Methods

This cross-sectional study was carried out among IDUs in the Bishnupur and Churachandpur districts of Manipur from 2009 to 2010, which is known as (Integrated Behavioral and Biological Assessment) IBBA Round-II. The IBBA data collection was approved by Protection of Human Subjects Committee (Family Health International, 360), Health Ministry Screening Committee (Indian Council of Medical Research), and the ethical committee of Regional Medical Research Centre (RMRC). The detail summary of the IBBA objectives, sampling methods used, and questionnaire are described elsewhere [16, 17].

IDUs in this region are a hard-to-reach group due to illegal nature of drug use and social stigma attached to it. In this study, RDS technique was used to recruit the participants. RDS is a chain-referral technique which is used for hidden population like IDUs, FSWs, MSM [1, 2] and which can overcome the limitations of other sampling methods to attain more representative sample from such hard-to-reach population [18]. RDS method allows in estimating asymptomatic unbiased estimator of population parameters extenuating the biases of chain-referral sampling using RDSAT [19]. In RDS, sampling process begins with few non-randomly selected initial recruits (called “seeds”) from the target population who meet the eligibility criteria. These seeds then start the chain referral by recruiting fixed numbers of eligible peers from their personal network who, in turn, recruit other peers for the study. This recruitment process continues until the target sample size is attained [18]. The target sample size for the study was calculated as 400 [17, 18]. In this study, we recruited four purposively selected seeds from the target population of each selected district who met the eligibility criteria to initiate the recruitment process. Each seeds were given uniquely coded coupons to recruit maximum of three eligible peers from their personal networks. This requirement process continued till the target sample size was achieved in the study. All the seeds circulated at least 7th waves in both the districts. Only about 8 weeks was required to recruit the required samples in the study. More detailed description of sampling design adopted to recruit participants in this study has been already described elsewhere [1618].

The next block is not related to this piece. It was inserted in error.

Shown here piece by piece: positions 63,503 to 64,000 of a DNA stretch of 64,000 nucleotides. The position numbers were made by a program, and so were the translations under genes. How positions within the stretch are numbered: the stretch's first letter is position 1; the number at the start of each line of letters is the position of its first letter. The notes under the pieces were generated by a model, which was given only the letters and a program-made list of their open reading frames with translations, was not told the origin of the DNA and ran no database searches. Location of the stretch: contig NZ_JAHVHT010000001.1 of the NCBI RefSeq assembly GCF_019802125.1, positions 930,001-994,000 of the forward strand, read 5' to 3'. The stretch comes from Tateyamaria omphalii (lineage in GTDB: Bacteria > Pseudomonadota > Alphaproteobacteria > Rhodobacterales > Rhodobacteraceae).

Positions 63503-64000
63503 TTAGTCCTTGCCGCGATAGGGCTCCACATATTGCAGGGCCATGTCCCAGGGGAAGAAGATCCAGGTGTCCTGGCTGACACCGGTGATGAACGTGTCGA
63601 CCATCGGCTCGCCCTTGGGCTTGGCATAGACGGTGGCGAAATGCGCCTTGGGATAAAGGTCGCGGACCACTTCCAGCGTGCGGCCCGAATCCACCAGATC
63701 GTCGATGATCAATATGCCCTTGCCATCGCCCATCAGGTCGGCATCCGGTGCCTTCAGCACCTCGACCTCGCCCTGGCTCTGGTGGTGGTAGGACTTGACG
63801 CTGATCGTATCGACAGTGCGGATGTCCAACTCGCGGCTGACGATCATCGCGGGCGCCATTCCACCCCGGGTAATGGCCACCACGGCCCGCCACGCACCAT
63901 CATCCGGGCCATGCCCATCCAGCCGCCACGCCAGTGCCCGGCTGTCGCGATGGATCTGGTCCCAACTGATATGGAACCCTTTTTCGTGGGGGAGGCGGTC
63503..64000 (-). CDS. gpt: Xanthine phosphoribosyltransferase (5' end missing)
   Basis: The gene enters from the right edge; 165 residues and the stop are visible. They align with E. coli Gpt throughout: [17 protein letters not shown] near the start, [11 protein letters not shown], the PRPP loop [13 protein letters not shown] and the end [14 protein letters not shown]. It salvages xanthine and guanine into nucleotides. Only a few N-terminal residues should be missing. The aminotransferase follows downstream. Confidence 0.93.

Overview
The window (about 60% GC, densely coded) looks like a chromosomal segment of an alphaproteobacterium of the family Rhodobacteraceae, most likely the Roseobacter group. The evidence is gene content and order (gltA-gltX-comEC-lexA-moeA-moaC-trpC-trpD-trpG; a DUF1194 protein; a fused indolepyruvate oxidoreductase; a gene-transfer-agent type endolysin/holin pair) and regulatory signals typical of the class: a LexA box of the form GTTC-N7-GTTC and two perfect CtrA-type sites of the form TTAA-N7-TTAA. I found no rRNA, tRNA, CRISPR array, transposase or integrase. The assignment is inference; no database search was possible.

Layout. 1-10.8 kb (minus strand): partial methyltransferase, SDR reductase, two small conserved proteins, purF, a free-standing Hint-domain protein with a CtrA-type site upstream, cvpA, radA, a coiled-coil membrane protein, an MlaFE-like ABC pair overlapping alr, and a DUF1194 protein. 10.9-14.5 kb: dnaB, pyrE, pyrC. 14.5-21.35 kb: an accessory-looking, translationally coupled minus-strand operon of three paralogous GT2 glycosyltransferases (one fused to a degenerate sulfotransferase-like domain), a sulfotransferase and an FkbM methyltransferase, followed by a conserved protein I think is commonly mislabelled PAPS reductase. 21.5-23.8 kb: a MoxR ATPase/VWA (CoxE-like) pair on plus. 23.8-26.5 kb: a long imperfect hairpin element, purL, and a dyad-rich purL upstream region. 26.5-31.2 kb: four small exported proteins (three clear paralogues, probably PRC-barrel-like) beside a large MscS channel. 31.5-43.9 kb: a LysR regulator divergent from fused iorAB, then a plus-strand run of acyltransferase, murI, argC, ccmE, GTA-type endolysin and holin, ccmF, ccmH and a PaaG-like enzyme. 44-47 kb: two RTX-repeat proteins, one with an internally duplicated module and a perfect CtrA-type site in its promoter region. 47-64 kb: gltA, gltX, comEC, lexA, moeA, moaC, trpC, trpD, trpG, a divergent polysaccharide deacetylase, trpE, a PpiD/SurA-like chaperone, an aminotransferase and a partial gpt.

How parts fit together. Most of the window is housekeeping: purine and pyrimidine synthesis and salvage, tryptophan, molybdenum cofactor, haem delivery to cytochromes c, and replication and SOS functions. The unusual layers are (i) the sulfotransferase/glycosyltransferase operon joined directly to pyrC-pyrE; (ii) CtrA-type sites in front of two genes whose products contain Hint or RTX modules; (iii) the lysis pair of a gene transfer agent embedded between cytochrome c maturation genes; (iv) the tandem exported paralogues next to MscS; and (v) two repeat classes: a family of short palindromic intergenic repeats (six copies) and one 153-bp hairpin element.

To know the personal network size of the participants, we asked: “how many male IDUs do you personally know and they also know you?” The definition of an IDU was any man, 18 years or older, who has injected drugs for non-medical reason at least once in the last 6 months. After obtaining written informed consent, anonymous face-to-face interviews were conducted by trained interviewers who collected data using pre-coded, closed-ended questionnaires from the eligible respondents. The dependent variable was personal network size of the IDUs. Other variables of interest were socio demographic characteristics, duration of injecting drug used, and sharing of needle/syringe or other injecting equipment.

RDS population estimates with 95% confidence intervals (CI), transition probability matrices, and homophily indices can be calculated by RDSAT 7.1 [20].The assumption of RDS is that the network of study groups is connected and that every subject is reachable from every other subject, which may describe as a process of regular Markov chain [19]. In RDS, the transition probability matrix describes the probability of one group recruiting another group [21]. The homophily index (denoted by H) describes the extent of in-group ties. A homophily index, H = 1.0 reflects perfect homophily, indicating that all ties are formed with other members of the same group; and H = −1.0 reflects perfect heterophily, indicating that ties are formed completely outside of the group. Intermediate levels of homophily are defined in a parallel manner. A homophily of 0.12 (or <1) or a homophily of 12.0% means that the respondents form their networks as though 12.0% of the time they form a tie to another person like themselves, the rest of time they form ties through random mixing, that is, forming ties irrespective of groups membership. Accordingly, a homophily of −0.12 means that the respondents form their networks as though 12.0% of the time they form a tie to someone unlike themselves, and the rest of time form networks through random mixing, which reflects heterophily within the groups [2]. Univariate binary logistic regression was performed to calculate crude odds ratio (cOR), and multivariate logistic regression was performed to calculate adjusted odds ratio (aOR) with corresponding 95% CI by using SPSS for determining independent association between personal network size and sharing of needle/syringe or other injecting equipment by adjusting potential factors, viz., current age, educational status, marital status, and duration of injection.

Results

A total of 821 IDUs, 410 from Bishnupur and 411 from Churachandpur, were sampled in the study. The average age of the participants was 26 and 29 years in Bishnupur and Churachandpur respectively. Out of all IDUs, 47.9 and 26.1% completed 10th standard, 61.0 and 43.7% were never married, and 42.6 and 53.5% had 6 years and more history of injecting drug in Bishnupur and Churachandpur respectively (Table 1).